Victor Nurcombe, Simon M. Cool, Andre J. van Wijnen, Michael Raghunath, Rebekah M. Samsonraj, James H. Hui
Mesenchymal stem cells (MSC) hold great potential for regenerative medicine because of their ability for self-renewal and differentiation into tissue-specific cells such as osteoblasts, chondrocytes, and adipocytes. MSCs orchestrate tissue development, maintenance and repair, and are useful for musculoskeletal regenerative therapies to treat age-related orthopedic degenerative diseases and other clinical conditions. Importantly, MSCs produce secretory factors that play critical roles in tissue repair that support both engraftment and trophic functions (autocrine and paracrine). The development of uniform protocols for both preparation and characterization of MSCs, including standardized functional assays for evaluation of their biological potential, are critical factors contributing to their clinical utility. Quality control and release criteria for MSCs should include cell surface markers, differentiation potential, and other essential cell parameters. For example, cell surface marker profiles (surfactome), bone-forming capacities in ectopic and orthotopic models, as well as cell size and granularity, telomere length, senescence status, trophic factor secretion (secretome), and immunomodulation, should be thoroughly assessed to predict MSC utility for regenerative medicine. We propose that these and other functionalities of MSCs should be characterized prior to use in clinical applications as part of comprehensive and uniform guidelines and release criteria for their clinical-grade production to achieve predictably favorable treatment outcomes for stem cell therapy. Stem Cells Translational Medicine 2017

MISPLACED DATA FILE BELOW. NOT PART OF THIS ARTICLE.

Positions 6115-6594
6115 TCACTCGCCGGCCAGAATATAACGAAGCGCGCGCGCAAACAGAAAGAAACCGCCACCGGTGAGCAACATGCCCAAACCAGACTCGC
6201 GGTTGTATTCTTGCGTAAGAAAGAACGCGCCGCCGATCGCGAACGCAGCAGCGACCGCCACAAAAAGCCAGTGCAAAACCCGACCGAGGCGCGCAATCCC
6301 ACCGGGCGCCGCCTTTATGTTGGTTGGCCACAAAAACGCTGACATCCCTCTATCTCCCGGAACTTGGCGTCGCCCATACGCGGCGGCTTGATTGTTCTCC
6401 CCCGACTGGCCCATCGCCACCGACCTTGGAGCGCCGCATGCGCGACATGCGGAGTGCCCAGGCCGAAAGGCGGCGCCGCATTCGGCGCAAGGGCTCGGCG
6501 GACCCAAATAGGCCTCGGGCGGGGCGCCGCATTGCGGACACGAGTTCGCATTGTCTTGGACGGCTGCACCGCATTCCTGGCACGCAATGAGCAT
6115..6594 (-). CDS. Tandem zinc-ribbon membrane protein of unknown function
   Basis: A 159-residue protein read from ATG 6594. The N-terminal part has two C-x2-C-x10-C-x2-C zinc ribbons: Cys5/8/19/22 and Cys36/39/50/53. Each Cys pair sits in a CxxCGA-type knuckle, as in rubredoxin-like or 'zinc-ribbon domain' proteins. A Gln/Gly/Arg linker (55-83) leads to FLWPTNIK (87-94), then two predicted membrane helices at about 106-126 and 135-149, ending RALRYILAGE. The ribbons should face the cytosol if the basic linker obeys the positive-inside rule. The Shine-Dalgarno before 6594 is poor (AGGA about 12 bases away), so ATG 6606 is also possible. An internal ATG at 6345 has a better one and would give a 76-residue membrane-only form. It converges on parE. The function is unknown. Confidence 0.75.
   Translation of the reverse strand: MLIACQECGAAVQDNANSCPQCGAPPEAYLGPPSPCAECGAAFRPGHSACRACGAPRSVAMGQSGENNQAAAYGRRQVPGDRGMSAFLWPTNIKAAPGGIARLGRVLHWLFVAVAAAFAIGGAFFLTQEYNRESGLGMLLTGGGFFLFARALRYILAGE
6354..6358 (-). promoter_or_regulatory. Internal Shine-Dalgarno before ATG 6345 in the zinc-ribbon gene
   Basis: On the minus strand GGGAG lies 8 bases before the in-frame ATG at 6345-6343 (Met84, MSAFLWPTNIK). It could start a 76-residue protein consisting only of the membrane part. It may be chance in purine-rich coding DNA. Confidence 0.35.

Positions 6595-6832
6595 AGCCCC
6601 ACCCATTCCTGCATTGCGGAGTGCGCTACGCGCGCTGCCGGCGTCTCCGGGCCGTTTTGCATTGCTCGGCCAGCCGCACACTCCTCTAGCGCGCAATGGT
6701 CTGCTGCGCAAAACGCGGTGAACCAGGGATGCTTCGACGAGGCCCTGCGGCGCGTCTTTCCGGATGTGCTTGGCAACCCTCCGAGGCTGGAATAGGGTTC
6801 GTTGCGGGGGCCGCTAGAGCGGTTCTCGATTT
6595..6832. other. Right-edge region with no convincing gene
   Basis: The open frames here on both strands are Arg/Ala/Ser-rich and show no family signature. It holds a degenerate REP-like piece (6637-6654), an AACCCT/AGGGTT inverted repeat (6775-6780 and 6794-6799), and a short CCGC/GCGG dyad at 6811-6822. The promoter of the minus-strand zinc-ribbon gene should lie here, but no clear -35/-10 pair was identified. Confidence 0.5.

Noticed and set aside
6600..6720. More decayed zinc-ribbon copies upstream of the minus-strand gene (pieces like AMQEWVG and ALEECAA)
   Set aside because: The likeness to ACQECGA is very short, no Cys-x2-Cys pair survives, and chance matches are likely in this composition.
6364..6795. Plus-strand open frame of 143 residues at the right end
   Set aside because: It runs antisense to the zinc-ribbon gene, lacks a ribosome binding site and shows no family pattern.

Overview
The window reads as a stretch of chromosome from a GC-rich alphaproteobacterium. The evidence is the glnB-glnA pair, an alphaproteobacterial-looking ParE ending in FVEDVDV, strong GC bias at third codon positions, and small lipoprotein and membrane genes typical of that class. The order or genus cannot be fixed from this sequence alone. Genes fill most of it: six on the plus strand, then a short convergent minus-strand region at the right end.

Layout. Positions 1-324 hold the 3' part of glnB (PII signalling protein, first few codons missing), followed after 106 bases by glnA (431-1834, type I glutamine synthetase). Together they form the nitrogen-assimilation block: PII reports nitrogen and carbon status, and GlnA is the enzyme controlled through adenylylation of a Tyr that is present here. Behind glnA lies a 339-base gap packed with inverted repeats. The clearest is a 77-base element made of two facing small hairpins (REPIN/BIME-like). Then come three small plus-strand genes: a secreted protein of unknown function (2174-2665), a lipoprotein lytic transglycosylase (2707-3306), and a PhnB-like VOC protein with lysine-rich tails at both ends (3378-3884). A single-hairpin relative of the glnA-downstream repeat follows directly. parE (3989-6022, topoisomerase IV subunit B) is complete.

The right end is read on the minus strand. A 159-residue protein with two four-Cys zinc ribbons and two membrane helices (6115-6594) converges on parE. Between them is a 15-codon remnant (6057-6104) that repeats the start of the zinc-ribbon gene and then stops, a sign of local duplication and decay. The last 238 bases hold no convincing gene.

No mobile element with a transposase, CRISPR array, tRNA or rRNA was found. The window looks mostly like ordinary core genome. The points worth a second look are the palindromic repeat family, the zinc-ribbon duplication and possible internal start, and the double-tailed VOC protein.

Adopting a multifaceted approach for characterizing mesenchymal stem cells (MSCs) is critical for the selection of best-in-class cells for therapeutic use. Assaying for surfactome, secretome, self-renewal, colony formation, trophic factor secretion, and multilineage differentiation, all form part of an assessment of cellular naivety or “stemness.” When this status is combined with functional assays such as immunomodulation, and other key parameters of cellular health that include telomere length, they collectively help provide a robust assessment of characteristics that are increasingly becoming important indicators of clinical efficacy.